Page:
I have a British accent and currently live in the US, which means that each time I speak I sound foreign. I don’t mind, because it reminds me that, no matter how far across the world you move, the one place from which you can never escape is your own flesh and blood. Knees that crack, feet that ache, a belly that needs feeding, a mouth and tongue trained to form words in a certain way. Your brain is always housed in that same place, regardless of where your online presence may be broadcast. Limbs and organs can move from continent to continent, accompanied by whatever phone, laptop or other internet portal made from plastic and metal keeps you logged into your digital life, but those body parts can never take a holiday from each other. (Being white and male, I’m lucky that I can go to places that others can’t without abuse, hassles or restrictions.) Many phrases we use to describe belonging are spatial: ‘fitting in’, say, or ‘being in a good place’ emotionally. It comes back to having bodies that need physical places to inhabit.
Traditional art history has taught us to think that artworks can act in the same way that bodies do and, as they do, carry with them a sense of place. What could be more Dutch than the crisp light in a portrait by Johannes Vermeer? What could be more American than an Andy Warhol silkscreen of Marilyn Monroe? We believe that artworks can resonate with specific places: think US land art, for example, or the ancient Assyrian ruins in Nimrud in northern Iraq, which in March of this year were bulldozed by isis ideologues: grown men frightened of the history and cultural difference that place represented.
But it’s worth remembering that not all art travels well and, even in our highly networked age, many artworks are more comfortable staying at home. When I lived in London, there were British artists whose ubiquity in museums and galleries in the UK made their work seem key to contemporary conversations about art. On moving to New York, I discovered that only a handful of people had even heard of these artists, let alone cared what they made, and that references to them were only decipherable if you’d grown up in the UK. I soon discovered that the reverse was also true: that certain artists from Chicago, Los Angeles or New York meant a great deal in those places, but their influence stopped at the city limits. There is nothing wrong with this, so long as it doesn’t petrify into parochialism. Art that provides a sense of the local is profoundly valuable, and everyone should be concerned with what’s happening on their own street. To believe that art should be about Big Universal Themes Understood By All Humanity is to believe in a platitudinous monoculture.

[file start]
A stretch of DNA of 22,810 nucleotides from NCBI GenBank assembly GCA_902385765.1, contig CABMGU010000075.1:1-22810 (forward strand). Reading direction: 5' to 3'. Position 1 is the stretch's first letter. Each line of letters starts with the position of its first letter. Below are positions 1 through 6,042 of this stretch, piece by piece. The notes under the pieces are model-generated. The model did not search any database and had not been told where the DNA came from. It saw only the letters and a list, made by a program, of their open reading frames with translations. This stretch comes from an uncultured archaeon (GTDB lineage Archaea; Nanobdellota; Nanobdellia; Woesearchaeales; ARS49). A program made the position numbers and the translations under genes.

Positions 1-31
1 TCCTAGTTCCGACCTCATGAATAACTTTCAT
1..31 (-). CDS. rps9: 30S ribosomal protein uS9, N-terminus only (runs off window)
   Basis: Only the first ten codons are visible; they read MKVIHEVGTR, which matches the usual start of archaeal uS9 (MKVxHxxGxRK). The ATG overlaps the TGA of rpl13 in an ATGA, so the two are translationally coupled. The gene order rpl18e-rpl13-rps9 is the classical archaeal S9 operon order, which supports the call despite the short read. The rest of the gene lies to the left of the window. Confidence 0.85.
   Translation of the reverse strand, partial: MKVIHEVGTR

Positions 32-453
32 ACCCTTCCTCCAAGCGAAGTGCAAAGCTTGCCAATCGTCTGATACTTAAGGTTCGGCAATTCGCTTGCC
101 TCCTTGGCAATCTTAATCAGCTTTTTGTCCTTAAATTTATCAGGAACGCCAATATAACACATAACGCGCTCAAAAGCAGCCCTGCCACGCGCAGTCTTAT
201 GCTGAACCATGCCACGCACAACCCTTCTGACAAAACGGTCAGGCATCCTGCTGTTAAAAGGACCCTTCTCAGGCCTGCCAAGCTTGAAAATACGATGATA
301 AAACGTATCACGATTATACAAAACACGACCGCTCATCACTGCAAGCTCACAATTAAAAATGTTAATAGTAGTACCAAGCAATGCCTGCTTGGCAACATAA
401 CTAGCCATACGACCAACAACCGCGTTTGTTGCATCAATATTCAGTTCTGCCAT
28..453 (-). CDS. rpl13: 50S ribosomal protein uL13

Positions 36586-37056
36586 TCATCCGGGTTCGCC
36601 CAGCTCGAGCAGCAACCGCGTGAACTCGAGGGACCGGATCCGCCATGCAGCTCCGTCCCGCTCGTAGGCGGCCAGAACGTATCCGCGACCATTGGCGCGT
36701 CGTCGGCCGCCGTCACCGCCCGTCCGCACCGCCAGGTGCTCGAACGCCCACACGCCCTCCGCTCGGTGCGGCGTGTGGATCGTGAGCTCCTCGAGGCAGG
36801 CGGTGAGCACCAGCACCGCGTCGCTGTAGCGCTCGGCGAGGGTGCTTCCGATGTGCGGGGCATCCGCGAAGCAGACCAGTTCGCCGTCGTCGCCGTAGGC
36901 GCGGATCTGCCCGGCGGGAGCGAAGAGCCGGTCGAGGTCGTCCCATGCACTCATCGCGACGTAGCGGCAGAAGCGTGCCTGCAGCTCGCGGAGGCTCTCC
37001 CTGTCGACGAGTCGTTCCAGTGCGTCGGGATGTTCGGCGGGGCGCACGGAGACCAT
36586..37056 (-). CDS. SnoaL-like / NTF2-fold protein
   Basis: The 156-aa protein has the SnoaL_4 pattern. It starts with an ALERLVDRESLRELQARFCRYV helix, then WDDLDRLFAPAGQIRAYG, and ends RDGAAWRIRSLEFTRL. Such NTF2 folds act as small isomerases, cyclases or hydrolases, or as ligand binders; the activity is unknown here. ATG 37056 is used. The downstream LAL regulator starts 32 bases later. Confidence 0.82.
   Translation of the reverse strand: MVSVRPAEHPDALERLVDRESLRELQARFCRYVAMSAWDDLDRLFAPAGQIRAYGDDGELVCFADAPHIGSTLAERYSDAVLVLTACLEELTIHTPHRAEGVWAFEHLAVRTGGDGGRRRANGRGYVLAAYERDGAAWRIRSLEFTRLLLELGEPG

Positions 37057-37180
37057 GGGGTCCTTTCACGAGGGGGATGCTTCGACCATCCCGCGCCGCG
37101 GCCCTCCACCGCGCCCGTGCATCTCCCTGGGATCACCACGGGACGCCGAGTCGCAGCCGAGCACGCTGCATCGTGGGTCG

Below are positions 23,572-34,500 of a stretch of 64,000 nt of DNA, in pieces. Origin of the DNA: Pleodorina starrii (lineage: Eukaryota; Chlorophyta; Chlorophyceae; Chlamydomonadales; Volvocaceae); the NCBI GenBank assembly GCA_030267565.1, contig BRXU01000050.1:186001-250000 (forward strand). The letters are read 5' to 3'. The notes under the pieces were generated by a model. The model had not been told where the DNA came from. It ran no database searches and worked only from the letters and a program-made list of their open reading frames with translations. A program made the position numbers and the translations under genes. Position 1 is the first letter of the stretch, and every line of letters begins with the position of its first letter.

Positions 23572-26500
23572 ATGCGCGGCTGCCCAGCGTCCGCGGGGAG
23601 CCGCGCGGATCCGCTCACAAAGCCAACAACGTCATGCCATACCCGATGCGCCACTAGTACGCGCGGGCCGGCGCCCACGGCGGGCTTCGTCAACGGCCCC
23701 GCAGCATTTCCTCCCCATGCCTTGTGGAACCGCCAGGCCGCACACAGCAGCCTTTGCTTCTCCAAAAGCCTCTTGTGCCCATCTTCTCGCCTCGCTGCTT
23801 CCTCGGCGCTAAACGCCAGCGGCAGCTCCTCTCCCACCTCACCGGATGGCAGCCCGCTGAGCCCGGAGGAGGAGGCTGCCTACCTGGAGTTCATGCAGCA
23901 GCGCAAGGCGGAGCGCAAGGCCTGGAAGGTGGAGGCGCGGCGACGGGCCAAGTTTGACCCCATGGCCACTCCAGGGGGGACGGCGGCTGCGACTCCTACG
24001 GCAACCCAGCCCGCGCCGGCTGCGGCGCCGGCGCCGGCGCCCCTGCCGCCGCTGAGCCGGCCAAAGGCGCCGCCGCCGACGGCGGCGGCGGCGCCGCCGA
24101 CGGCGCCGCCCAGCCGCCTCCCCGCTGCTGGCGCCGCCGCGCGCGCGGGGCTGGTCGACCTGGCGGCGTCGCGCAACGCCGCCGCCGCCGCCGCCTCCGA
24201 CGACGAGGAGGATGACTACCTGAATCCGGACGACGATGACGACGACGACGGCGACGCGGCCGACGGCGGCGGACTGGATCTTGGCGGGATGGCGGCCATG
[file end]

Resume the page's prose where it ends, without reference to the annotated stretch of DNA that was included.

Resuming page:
So what is going on down the street? These days, if you ask, ‘What is art’s place in society?’ you also need to wonder where, physically, an artist can afford to live. If you’re a creative individual trying to make your way in cities such as London, New York or San Francisco, a sense of place is tied up with economics. (According to the housing-data group RealtyTrac, Brooklyn – exported to the world as New York’s most ‘creative’ enclave – is currently the most unaffordable place to buy a home in the US. With a median-priced house costing US $615,000 – GBP £415,000 – someone earning a median income would be required to spend 98 percent of it on the mortgage payments.) Soaring costs of living are making cities historically famous for their artistic energy less viable as places to live amongst people of diverse age and race. If the logic of the property market physically drives many of those involved in the arts further away from museums, galleries, concert halls, nightclubs, libraries and bookshops – if it erases affordable housing, schools, studios and modestly priced places to buy food – then city culture dies on the vine.
I’ve always liked the lyrics to the Talking Heads song ‘This Must Be the Place (Naïve Melody)’ (1983): ‘Home, is where I want to be / But I guess I’m already there.’ ‘Home’, it suggests, is a multivalent idea. There’s the home you’re from: that sense of connection to place that’s bone-deep. Some people can’t wait to escape it, while others long to return. Then there’s the kind of home where you’ve spent some time: a town in which you’ve lived for a couple of years, got to know people, evolved a routine. And there’s the home that’s right here, right now, where you live and work: the daily starting point from which everything else follows. We all need a home in one sense or another but, unfortunately, for many today a sense of place is more accurately characterized as a sense of displacement – not by the economics of gentrification, but by politics, war, disease or climate change.
The word ‘nostalgia’ originally referred to an acute sense of homesickness, a desire to return to a particular place. Revisiting London, I often feel like The Ghost of Christmas Past from Charles Dickens’s A Christmas Carol (1843). People I knew have moved on; familiar streets have changed. It can be unsettling but, for better or for worse, places rarely stay the same. ‘This must be the place.’ Must it? Maybe that imperative leads to unhealthy fixations, that only certain cities will do, that we must keep walking in the same old shoes even though the soles are falling off and we’ve got blistered heels. It’s people who make art – not places, not museum buildings and certainly not shops selling overpriced coffee – and people can always change how and where they organize themselves. As some writers have suggested, perhaps displacement from the historical artistic capitals of Europe and North America may lead to a rich new regionalism. Or, possibly, the wheels of economics and politics will turn again, and some oxygen will return to streets sucked empty of life by the vacuum of luxury property developments. Who knows? Home can be here, there and everywhere at once.